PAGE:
Time to Start Using New Form I-9

News Updates

U.S. Citizenship and Immigration Services (USCIS) announced March 7, 2013, that the official revised Employment Eligibility Verification Form I-9 will be made available in the March 8, 2013, Federal Register.

Employers should begin using this new form immediately. The new Form I-9 will contain a revision date of 03/08/13. The revision date is located on the bottom right-hand corner of the form.

Final Changes to the Form I-9

The revised Form I-9 makes several improvements designed to minimize errors in form completion, the agency said. The key revisions to Form I-9 include:

  • Adding data fields, including the employee’s foreign passport information (if applicable) and telephone and e-mail addresses.
  • Improving the form’s instructions.
  • Revising the layout of the form, and expanding the form from one to two pages (not including the form instructions and the List of Acceptable Documents).

60-Day Grace Period

Prior Form I-9 versions (08/07/09) and (02/02/2009) will no longer be accepted after May 7, 2013.

“Employers must use the new Form I-9 immediately; however, USCIS recognizes that some employers may need additional time in order to make necessary updates to their business processes to allow for use of the new Form I-9,” the agency said.

USCIS recognized that modifications to electronic systems may be particularly necessary for employers using electronic Forms I-9.

For these reasons, the agency is providing employers 60 days to make necessary changes.

Employers may access the new Form I-9 online by visiting the USCIS website.

To order USCIS forms, employers can call a toll-free number (1-800-870-3676) or visit USCIS’s I-9 Central web page at www.uscis.gov/I-9Central.

A Spanish-language version of the new Form I-9 is available for use in Puerto Rico only.

Employers are required to maintain Forms I-9 for as long as an individual works for the employer and for the required retention period for the termination of an individual’s employment, which is either three years after the date of hire or one year after the date employment ended, whichever is later.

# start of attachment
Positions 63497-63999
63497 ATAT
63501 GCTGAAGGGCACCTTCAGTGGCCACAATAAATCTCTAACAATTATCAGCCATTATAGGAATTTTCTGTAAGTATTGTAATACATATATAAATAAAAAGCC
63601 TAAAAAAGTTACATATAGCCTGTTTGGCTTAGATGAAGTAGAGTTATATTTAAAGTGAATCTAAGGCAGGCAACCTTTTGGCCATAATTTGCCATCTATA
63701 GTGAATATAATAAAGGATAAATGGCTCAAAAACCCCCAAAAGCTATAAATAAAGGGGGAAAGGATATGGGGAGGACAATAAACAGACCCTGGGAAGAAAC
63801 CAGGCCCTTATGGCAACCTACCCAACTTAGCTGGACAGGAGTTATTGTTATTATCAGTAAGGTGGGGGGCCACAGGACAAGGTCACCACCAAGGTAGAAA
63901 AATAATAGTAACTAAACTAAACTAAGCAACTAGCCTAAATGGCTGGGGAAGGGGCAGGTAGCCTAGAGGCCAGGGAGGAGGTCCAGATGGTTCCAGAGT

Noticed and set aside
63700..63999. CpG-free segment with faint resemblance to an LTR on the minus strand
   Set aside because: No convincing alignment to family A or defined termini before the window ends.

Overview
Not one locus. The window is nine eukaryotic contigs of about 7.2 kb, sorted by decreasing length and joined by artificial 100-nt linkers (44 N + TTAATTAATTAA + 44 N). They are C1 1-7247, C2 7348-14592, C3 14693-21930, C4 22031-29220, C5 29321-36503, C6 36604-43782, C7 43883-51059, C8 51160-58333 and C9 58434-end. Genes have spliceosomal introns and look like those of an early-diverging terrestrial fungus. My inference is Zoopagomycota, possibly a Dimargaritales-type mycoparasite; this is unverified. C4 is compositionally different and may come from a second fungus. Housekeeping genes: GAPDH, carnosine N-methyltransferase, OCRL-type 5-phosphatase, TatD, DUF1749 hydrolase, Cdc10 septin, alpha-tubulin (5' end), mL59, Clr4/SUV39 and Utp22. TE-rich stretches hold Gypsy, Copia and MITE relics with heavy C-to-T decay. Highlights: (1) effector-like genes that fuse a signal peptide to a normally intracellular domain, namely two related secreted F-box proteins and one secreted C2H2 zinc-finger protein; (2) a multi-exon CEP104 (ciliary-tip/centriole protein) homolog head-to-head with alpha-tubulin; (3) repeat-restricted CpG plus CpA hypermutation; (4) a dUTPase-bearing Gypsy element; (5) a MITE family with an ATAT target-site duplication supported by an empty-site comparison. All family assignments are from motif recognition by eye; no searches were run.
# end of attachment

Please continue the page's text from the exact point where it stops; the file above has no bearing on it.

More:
Failure of an employer to ensure proper completion and retention of Forms I-9 may subject the employer to civil monetary penalties, and, in some cases, criminal penalties.

USCIS noted that employers do not need to complete the new Form I-9 for current employees for whom there is already a properly completed Form I-9 on file, unless reverification applies.

What Should HR Do Now?

The 60-day grace period will go by quickly so employers should act quickly to ensure timely compliance, said Ann Cun, immigration attorney and counsel for LawLogix Group, a provider of electronic I-9 compliance and immigration case management software.

According to Cun, some of the preparations HR professionals should be making include:

  • Familiarizing your team with the actual form and ensuring your organization understands the requirements for each section as they relate to regulations.
  • Ensuring your team has a dedicated individual or individuals to spearhead the transition to the new form.
  • Identifying areas where business processes may need revising.
  • Partnering with your electronic I-9 software developers to ensure a smooth implementation of the new form within the 60-day timeline.

LawLogix Group VP & General Counsel John Fay added that “it’s absolutely crucial for HR to develop new policies and guidelines around the new form in order to ensure a smooth transition and decrease the potential for confusion or inconsistent practices.” For example, he told SHRM Online, “we received a ton of questions concerning the telephone number and e-mail address fields, and so I can only imagine how this may impact organizations who hire on a frequent basis. It may seem trivial, but with I-9 compliance, every little change matters.”

A carefully constructed policy with input from counsel can save HR a lot of headaches down the road as the May 7 deadline approaches, Fay said.

Roy Maurer is an online editor/manager for SHRM.  To read the original article on shrm.org, please click here.